August 6 - Faithful readers of the Kenoza Lake news know that almost every summer, the Otto household winds up with some type of animal or bird, making frequent appearances at our Pucky Huddle Road …
August 6 - Faithful readers of the Kenoza Lake news know that almost every summer, the Otto household winds up with some type of animal or bird, making frequent appearances at our Pucky Huddle Road residence, that I write about.
I am a serious recycling person, and we have a healthy compost pile for our table scraps (that I use to create healthy dirt for my flower beds and pots.) Eventually, a critter discovers the compost pile and soon, we get a repeat wildlife visitor to the compost pile (unless the crows discover the scraps first).
A few years ago, we, of course, had Rudy, the orphaned, rescued baby raccoon, who grew up and returned for at least three years. (Not sure if he is still around or not. Rudy tended to make more of an appearance in the fall, as he was putting on the pounds for winter months.)
We have this scampy small skunk who likes the cat food. Kind of friendly, rarely sprays and is fun to watch as he bounces up the hill. We have two mother turkeys with nine poults. They have been around most of the summer, as they have discovered some of the bird seed that gets knocked out of the bird feeder by the blue jays.
For a few summers, we had a gray fox named Fred. He made frequent summer evening appearances and then come September, he would vanish. Last year and this year, no gray foxes, however, we had red foxes.
Back in May, right around the time the fawns were born, three baby red foxes were living right across from the Otto household driveway, in the culvert pipe of our neighbor Phyllis Walters. The parents seemed to go out hunting and would shuttle food to the pups. The pups hung out right on the road! One time I found a fawn leg by the den entrance, right at the time that fawns were being born. Mother nature can be so cruel.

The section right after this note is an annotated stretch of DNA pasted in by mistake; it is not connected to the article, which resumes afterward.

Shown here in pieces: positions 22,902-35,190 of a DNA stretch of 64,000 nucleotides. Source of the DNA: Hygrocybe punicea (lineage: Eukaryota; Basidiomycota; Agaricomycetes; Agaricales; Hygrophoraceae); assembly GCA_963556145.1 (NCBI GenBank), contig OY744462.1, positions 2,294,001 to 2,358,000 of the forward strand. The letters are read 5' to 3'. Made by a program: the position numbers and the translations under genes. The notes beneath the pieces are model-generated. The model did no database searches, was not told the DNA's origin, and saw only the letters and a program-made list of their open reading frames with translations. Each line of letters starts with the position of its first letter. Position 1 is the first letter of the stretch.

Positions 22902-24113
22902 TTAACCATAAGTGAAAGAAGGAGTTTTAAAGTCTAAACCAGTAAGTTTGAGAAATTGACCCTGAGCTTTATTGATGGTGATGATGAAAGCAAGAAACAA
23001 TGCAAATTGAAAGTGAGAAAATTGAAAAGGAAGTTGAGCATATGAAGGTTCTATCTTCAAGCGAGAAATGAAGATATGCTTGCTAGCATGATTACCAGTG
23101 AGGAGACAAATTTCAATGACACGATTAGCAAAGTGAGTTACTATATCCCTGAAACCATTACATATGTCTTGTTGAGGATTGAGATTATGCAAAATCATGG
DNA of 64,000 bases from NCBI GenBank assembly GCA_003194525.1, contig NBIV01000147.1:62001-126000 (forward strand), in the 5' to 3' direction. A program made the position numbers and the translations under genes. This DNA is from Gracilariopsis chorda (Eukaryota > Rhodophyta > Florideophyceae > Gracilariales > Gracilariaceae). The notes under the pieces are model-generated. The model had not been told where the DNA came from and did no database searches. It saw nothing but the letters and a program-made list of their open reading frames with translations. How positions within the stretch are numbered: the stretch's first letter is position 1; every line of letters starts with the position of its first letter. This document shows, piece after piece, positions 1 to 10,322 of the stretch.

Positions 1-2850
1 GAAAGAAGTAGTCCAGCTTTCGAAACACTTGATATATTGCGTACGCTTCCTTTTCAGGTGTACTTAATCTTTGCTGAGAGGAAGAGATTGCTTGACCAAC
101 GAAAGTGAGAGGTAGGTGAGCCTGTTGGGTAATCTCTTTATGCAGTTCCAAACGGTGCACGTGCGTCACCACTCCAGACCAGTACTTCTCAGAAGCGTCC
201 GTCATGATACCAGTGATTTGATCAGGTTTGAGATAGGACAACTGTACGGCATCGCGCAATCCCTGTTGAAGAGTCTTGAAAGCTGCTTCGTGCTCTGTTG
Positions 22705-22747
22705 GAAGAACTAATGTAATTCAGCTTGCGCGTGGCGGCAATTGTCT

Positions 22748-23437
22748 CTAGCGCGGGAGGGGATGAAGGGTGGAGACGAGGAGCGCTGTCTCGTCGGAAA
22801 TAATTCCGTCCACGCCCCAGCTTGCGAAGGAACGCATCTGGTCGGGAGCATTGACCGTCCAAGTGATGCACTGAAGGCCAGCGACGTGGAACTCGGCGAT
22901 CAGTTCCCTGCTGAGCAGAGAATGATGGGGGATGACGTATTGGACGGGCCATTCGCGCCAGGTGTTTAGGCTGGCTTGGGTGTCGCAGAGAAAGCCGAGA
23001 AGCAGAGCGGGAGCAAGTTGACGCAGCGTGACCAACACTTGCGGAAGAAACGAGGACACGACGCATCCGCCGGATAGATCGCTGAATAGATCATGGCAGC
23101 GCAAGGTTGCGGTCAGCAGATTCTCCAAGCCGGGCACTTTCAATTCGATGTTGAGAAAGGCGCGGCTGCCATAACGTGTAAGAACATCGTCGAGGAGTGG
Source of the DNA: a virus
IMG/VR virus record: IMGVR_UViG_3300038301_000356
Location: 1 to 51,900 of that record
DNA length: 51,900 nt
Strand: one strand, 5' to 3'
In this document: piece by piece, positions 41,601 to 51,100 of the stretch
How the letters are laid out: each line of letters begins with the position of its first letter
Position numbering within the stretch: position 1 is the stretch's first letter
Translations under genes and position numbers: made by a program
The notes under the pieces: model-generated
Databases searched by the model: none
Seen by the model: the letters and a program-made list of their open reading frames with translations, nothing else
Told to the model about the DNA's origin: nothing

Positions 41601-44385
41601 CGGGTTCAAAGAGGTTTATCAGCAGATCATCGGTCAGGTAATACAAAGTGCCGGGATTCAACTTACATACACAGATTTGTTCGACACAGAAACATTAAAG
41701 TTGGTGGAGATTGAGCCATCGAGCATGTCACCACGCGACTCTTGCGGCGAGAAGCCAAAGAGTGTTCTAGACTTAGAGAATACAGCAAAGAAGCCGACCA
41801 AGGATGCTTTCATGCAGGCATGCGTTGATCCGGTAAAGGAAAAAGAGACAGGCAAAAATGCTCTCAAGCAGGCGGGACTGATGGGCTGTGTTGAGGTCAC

So over time, the red fox parents seemed to have disappeared as did one of the pups and instead, there were two pups left. One red fox with a large white tip on her tail, whom we named Blondie, (as her coat was kind of blonde) and her brother, who we call Donny.
We are not sure of their sexes, just what their behavior is seems that Blondie is the female and Donny the male. They come and go. Sometimes we don’t see them for a couple of days or so. Over time, Blondie has gotten friendly and will even pose for a picture.
My husband Ray and I have three wren houses on our front porch. This year we had a pair set up house in the wren house that the late Cliff Horton made. Most years the wrens have two batches of babies but this year, only one batch. The Canada Geese are done molting and are on the move.
The red-winged blackbirds and barn swallows are still around. As it is August, I am on the lookout for the Great Egret who normally pays us a brief visit, either at the Albert Thony farm or on Kenoza Lake, at the former Mouthrop residence.
Earlier this week, I set the alarm clock for 4:45 am and watched live on my computer, Simone Biles compete in the one Olympic event that she ended up competing in. I was very happy that she did that and that she won a medal. In my humble opinion, she made a very brave decision to withdraw from the other Olympic events. I thought that if she didn’t compete in at least one event, that this decision could haunt her for the rest of her life. I was never a gymnast.
I don’t know what the “twisties” are but it sounds reasonable that someone could get them and that one could die or be injured from them.
While watching Simone Biles, I was reminded of one of the best songs ever written and that song about the Olympics was Whitney Houston’s ONE MOMENT IN TIME, that was the official song of the 1988 summer Seoul, South Korea Olympics.
If that song doesn’t inspire you, I don’t know what song does. Check out the official VEVO video on You Tube with Whitney Houston singing. Turn up the volume as loud as you can and watch it until the end. I am sure you will have a tear or two in your eyes.
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